The sold unit is composed of 43 manufacturing sites in five countries and has 7100 employees, making trash bags, stretch film, plastic sheeting, and duct tape. Tyco estimates its 2005 revenue at $1.7 billion. In a June e-weekly, Tyco Communications VP Gwen Fisher told MPW that the unit has 21 processing facilities in the U.S., nearly half of its global footprint, which primarily handles film extrusion.
Thomas Blaige & Co. LLC (Chicago, IL) completed an analysis of Apollo''s purchase, including a comparison to other significant film transactions.
When Tyco originally offered Tyco Plastics, as well as the A&E Products hanger division, it sought to raise $3 to $4 billion. Assuming a value of $250 million for the smaller A&E Products, the midpoint value of $3.25 billion would have equated to 1.5x sales of $2.2 billion. When Tyco was unable to achieve its desired valuation, it took the division off the auction block, says the Blaige report.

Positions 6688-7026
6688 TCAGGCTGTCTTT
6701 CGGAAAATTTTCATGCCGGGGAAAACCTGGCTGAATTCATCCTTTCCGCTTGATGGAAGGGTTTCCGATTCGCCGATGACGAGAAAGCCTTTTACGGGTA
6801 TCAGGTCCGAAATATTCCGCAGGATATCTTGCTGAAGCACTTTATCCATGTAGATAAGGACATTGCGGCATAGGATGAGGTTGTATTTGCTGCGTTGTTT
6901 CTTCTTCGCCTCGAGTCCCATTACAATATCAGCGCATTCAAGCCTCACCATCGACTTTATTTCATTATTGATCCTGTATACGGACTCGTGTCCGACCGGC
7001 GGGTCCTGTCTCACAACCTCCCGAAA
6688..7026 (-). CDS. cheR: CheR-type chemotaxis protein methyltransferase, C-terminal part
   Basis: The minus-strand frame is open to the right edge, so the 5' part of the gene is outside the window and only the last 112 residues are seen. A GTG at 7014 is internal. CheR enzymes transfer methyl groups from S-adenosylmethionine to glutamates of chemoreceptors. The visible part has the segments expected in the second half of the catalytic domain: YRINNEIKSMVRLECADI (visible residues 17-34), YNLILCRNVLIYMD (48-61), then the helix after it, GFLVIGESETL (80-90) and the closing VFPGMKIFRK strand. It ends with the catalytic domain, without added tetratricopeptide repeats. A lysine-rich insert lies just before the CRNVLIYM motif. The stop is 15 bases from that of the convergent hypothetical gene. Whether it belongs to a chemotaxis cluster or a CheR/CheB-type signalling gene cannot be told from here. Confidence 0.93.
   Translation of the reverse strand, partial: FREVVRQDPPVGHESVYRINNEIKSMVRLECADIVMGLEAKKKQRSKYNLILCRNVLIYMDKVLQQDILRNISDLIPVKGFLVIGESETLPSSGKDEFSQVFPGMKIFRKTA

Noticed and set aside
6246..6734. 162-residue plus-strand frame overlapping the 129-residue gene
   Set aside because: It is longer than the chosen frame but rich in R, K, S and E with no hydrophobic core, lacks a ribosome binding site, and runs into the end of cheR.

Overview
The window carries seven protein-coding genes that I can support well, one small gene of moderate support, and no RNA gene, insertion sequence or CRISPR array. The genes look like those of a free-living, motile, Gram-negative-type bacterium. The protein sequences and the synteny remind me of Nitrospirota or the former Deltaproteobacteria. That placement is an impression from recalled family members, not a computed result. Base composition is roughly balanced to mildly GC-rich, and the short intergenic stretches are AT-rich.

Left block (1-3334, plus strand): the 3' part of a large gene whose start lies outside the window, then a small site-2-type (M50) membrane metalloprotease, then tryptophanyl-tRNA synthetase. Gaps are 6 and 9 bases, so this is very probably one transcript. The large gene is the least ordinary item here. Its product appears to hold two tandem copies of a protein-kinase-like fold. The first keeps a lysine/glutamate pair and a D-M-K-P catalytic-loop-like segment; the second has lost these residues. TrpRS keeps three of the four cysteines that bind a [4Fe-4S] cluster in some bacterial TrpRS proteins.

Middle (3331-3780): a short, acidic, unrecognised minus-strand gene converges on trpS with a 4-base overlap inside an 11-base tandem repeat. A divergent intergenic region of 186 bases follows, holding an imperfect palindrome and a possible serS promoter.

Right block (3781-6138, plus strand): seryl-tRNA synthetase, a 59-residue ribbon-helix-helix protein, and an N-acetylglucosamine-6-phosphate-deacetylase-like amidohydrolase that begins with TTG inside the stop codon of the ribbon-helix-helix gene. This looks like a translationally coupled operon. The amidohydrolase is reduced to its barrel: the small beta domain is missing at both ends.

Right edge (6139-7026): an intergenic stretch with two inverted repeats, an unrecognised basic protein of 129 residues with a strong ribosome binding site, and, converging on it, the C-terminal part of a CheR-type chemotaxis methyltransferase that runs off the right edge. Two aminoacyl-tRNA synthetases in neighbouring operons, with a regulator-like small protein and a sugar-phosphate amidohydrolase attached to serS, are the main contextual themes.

In May 2005, Tyco once again announced that the Plastics and Adhesives business was for sale and hired Morgan Stanley as its advisor, with an implied asking price of $1.37 billion. The $975 million Apollo paid equates to the fourth largest film transaction since 1998.
Prior to this announced transaction, Apollo had invested in AEP Industries, a producer of packaging film. Apollo''s other recent investments in the plastics and chemicals sectors include a co-investment in Ondeo Nalco, the acquisition of Borden Chemical, and Eastman Chemical Co.''s coatings, adhesives, specialty polymers, and inks business. In May of 2005, Apollo merged these companies with Resolution Performance Products LLC, another portfolio company, to form Hexion Specialty Chemicals Inc. Also, in April 2005, Borden Chemical acquired Bakelite AG for $315 million.